Shutterstock Makes Getting Accepted Easier

Posted on 12/8/2015 by Jim Pickerell | Printable Version | Comments (0)

In its race to grow its image collection, Shutterstock has made it easier for new contributor to get accepted. New contributors used to have to submit 10 images for quality review. Seven of those 10 had to be accepted before the contributor was allowed to submit more images. Now, if only one is deemed acceptable the contributor can begin submitting more images. Here’s the way Shutterstock explains the change.

    As the Shutterstock artist community grows, we are constantly looking for ways to better support, educate and empower our contributors to become successful in our marketplace. Just within this past year we launched a contributor support center and relaunched our contributor forum on a more dynamic and user-friendly platform.

    As the next step in improving the contributor experience we have decided to simplify the sign-up and onboarding process by changing the requirement  from 7 to 1 out of 10 images accepted for initial submission. We found that the "7 out of 10" rule is no longer an effective standard to evaluate if a contributor can be successful in our marketplace. We know that we can better educate and support our contributors once they are active on our platform and have access to our many resources and support tools.

    As always, we will continue to evaluate all images we receive per our standards. This change will simplify the sign up process for any artist interested in joining the Shutterstock community and will improve the overall contributor experience!
What is unclear is the degree of future review and the number of new images that will be added to the collection. Maybe reviewer will tighten their standards and be more selective about the new images that are added. What we do know is that 674,208 new stock images have been added in the last week and Shuttestock has 68,452,120 images in its collection, not counting footage. At that rate the collection will have well over 100 million images before the end of 2016.

Good Or Bad

Most contributors seem to think that this will lead to a lower and lower quality offering. They say that in the last year the overall quality of the offering has been rapidly declining as Shutterstock races to add more images. Experienced producers say that with some submissions almost everything is accepted, and the next most is rejected. The reasons given for rejection often make little sense.

In many cases a huge amount of redundancy is accepted, all with the same keywords. This tends to clutter the search when customers start to look for images. One example that many contributors like to point to is this collection by Doug Shutter. He started contributing in 2012 and has 39,282 images on the site. Many relate to marijuana, not a high demand stock subject.

It also seems that many of the accepted images may meet all of Shutterstock’s technical and quality standards (or those of any other microstock site), but the subject matter is often not the kind of thing most image buyers look for or need. Many amateurs take pictures of things they like, and of subjects that excite them, not necessarily of subjects that customers want to buy. For most users such images tend to clutter the search.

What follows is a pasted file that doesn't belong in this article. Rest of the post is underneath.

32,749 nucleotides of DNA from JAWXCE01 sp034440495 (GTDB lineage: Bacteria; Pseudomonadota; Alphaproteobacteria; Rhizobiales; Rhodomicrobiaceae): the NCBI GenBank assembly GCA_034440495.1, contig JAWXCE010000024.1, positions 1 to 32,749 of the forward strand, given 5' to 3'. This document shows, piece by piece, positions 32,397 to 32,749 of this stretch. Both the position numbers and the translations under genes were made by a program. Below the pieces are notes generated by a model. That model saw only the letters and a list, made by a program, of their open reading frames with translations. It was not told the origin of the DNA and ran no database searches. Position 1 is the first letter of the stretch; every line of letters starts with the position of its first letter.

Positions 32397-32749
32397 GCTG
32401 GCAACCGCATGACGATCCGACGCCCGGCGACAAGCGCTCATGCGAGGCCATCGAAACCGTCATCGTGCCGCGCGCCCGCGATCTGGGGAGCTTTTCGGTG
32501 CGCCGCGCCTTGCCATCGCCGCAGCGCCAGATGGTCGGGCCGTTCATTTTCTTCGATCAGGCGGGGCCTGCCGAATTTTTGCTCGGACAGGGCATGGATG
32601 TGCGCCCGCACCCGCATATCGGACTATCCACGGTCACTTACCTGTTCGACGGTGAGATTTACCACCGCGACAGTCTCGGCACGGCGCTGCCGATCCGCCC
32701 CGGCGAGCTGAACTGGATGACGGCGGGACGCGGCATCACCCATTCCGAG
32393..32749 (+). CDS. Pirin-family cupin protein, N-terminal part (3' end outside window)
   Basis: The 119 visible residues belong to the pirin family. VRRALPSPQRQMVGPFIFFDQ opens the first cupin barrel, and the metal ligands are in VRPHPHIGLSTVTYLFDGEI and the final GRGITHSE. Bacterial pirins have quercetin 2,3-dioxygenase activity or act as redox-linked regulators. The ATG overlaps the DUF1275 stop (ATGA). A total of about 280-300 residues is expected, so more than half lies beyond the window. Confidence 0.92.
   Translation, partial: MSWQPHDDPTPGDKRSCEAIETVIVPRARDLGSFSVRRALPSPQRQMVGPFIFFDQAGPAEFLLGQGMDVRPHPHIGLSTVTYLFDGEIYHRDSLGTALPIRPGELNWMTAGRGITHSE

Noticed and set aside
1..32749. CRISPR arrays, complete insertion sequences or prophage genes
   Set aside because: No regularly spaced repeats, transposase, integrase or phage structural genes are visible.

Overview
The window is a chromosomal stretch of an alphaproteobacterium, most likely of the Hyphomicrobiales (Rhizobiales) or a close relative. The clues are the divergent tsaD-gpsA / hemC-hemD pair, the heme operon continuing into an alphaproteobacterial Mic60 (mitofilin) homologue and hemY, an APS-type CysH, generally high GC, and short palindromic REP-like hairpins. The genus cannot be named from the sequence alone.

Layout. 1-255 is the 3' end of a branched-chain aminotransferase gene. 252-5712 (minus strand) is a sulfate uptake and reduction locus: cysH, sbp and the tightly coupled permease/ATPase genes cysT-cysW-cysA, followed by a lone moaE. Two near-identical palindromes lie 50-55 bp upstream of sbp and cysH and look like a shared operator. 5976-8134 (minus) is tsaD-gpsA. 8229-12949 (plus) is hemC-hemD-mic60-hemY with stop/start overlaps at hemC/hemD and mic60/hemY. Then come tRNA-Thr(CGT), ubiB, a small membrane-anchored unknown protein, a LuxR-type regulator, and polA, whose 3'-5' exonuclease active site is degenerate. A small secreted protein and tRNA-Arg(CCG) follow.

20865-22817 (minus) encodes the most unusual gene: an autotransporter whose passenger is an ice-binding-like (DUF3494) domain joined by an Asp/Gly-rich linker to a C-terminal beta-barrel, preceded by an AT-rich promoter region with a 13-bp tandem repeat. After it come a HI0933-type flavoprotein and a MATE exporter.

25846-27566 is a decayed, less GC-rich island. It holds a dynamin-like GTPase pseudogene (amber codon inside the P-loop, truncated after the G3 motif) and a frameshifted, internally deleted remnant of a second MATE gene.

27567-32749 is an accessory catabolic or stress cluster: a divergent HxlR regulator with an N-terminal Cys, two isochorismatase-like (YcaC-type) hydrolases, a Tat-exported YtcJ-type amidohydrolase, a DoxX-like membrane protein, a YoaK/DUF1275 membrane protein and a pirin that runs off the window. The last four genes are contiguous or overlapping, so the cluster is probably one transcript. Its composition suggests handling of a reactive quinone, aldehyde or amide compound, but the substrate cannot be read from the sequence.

Extrance exams are of little value it those submitting don’t get guidance as to why they didn’t pass. Now, Shutterstock seems to have done away with the entrance exam, but no one is providing them with much guidance as to what they need to do to produce saleable images.

Why Is Shutterstock Doing It?

Many contributors, particularly those who have studied the business and are trying to earn a significant part of their monthly income from the images they produce, think there is two reasons.

    1 – Some believe Shutterstock, as a public company, must constantly grow the size of their image collection in order to appeal to investors and make the investors think they are doing something.

    2 – Others think that Shutterstock may be purposefully reducing the quality of the general collection. In this way professional users who don’t have time to search through the massive general collection will be forced to become Enterprise customers in order to get access to the much more selective and curated collection of better quality images at much higher prices.
It is important to note that the average price of an Enterprise license is $100 compared to $2.76 for the general file in Q3 2015. In addition, Shutterstock already has 22,000 Enterprise customers and about 24%, or in the range of $100 million, of total revenue will come from Enterprise sales in 2015.

What Should Microstock Contributors Do?

A number of microstock contributors who understand the market and have been producing great work are talking about giving up on microstock. Maybe they should be trying to find ways to get Shutterstock to accept some of their better, and more saleable images into the Premier of Offset collections.

Copyright © 2015 Jim Pickerell. The above article may not be copied, reproduced, excerpted or distributed in any manner without written permission from the author. All requests should be submitted to Selling Stock at 10319 Westlake Drive, Suite 162, Bethesda, MD 20817, phone 301-461-7627, e-mail: wvz@fpcubgbf.pbz

Jim Pickerell is founder of, an online newsletter that publishes daily. He is also available for personal telephone consultations on pricing and other matters related to stock photography. He occasionally acts as an expert witness on matters related to stock photography. For his current curriculum vitae go to:  


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